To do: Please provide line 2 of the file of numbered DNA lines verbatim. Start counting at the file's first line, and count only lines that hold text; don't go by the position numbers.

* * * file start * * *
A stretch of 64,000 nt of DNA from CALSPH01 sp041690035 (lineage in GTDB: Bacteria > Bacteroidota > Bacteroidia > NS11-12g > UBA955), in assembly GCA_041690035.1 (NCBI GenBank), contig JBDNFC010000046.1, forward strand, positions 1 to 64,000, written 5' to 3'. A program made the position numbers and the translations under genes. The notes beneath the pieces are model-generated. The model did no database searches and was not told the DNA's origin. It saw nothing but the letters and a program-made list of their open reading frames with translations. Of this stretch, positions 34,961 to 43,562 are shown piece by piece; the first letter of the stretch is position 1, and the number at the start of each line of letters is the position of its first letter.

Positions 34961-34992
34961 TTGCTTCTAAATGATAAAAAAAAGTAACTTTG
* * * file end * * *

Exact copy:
Positions 34961-34992